Don't waste your money on supermarket mould killers. Vinegar diluted with water (80:20 ratio) will do a better job and is a fraction of the price.

  • In case of emergency

    Emergency numbers vary throughout the world. Australians use 000 to contact services such as police, fire and ambulance, while other countries such as the US and Canada use 911 and several different numbers throughout European, Asia and Africa.

    While many of us brought up on a diet of American cop shows may think of 911 in case of emergency, don't try it in here. Contrary to some myths that the number is redirected to 000, all you'll get is a wrong number.

  • Ideal conditions

    The ideal thermostat setting for air conditioners is about 24-27°C in summer and 18-20°C in winter. This may seem counterintuitive, but in most climates these give reasonable thermal comfort without using too much energy. The key is for your air-con to be as close to the outside temperature as possible without defeating the purpose of using it (see smart air-con use).

  • Smart air-con use

    The greater the differential between indoor and outdoor temperature, the harder your air conditioner has to work. It is sometimes advised not to set the thermostat more than eight degrees different to the outdoor temperature. But you can go beyond that provided you're smart about air-con usage and have a thermally efficient home.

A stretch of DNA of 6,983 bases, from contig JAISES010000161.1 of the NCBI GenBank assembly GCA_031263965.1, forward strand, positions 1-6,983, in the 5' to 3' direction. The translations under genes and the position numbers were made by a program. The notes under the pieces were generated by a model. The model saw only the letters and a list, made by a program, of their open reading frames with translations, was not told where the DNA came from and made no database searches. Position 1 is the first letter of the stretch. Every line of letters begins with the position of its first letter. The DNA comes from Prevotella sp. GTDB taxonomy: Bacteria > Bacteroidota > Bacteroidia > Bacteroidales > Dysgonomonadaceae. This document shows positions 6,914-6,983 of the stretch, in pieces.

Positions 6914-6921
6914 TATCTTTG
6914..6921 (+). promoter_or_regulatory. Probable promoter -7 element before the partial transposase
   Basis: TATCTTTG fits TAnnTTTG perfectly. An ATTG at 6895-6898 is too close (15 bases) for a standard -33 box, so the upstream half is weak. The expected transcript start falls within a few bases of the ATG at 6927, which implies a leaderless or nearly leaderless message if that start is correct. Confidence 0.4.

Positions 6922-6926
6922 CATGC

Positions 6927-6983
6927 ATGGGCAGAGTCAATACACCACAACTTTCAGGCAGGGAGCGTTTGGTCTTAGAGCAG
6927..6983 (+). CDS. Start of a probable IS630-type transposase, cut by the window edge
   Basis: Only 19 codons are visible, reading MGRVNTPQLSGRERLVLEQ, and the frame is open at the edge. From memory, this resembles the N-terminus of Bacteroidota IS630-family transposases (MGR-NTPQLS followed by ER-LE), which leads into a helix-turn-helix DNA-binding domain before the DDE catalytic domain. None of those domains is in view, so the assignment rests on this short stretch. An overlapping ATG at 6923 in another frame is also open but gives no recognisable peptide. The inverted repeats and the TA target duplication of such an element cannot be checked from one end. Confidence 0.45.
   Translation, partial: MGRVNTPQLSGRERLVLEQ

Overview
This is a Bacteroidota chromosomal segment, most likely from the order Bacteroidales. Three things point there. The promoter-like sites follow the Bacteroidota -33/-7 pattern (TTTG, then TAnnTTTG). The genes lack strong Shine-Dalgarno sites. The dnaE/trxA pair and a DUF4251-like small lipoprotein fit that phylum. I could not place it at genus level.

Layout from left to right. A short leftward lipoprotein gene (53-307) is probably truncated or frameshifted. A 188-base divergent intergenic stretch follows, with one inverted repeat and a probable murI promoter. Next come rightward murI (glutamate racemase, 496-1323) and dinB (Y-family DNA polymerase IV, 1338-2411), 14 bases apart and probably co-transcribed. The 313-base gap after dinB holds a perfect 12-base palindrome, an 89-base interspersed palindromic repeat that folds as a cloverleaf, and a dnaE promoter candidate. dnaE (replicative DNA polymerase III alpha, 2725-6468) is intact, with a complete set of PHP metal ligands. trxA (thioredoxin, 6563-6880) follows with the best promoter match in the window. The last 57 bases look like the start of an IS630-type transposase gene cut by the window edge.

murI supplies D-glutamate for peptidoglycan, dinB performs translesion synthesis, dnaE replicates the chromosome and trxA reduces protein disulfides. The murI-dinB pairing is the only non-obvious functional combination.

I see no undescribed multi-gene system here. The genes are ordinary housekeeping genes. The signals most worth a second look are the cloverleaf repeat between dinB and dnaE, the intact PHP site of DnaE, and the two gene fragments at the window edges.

In extreme cases, such as a 40øC day, plan ahead to minimise energy use. Start your air-con early in the morning while it's relatively cool inside and out, so it can cool the interior of your home and keep it cool, rather than struggle later in the day to cool an already hot house.

  • Don't get ripped off

    If you're considering a travel money card, check the exchange rate that will be applied rather than worrying too much about fees. An excessive exchange rate margin is the business model behind these cards, and bank-sponsored cards generally rake off bigger margins than non-bank cards. Last time we checked at the beginning of December 2013, the OxForex Travel Card and the airline-sponsored cards, Qantas Cash and Velocity Global Wallet, were offering better rates than the banks.

    Read more of CHOICE's work on foreign transaction fees.

  • Credit card tease

    Beware of teaser rates and interest-free periods on credit cards. With the former, the real rate can take a sharp turn upward once the teaser period is over. With the latter, you may end up paying more in fees than you would have paid in interest, and the interest rate can go through the roof if you're late on a payment. You should always put the card's product disclosure statement (PDS) under the microscope. The credit card provider must reveal all the tricks and traps as a matter of law, but is banking on you not reading the PDS.

  • Frequent flyer farce

    Don't go chasing frequent flyer points unless you're a very frequent flyer. Our research shows you'll come out ahead in the long run simply by picking the cheapest flight rather than booking with the same carrier in a quest for more points. Airlines place all kinds of restrictions on how and when you can redeem your points, which for most travellers are more of a marketing ploy than a legitimate rewards program.

  • Banking fee bite-back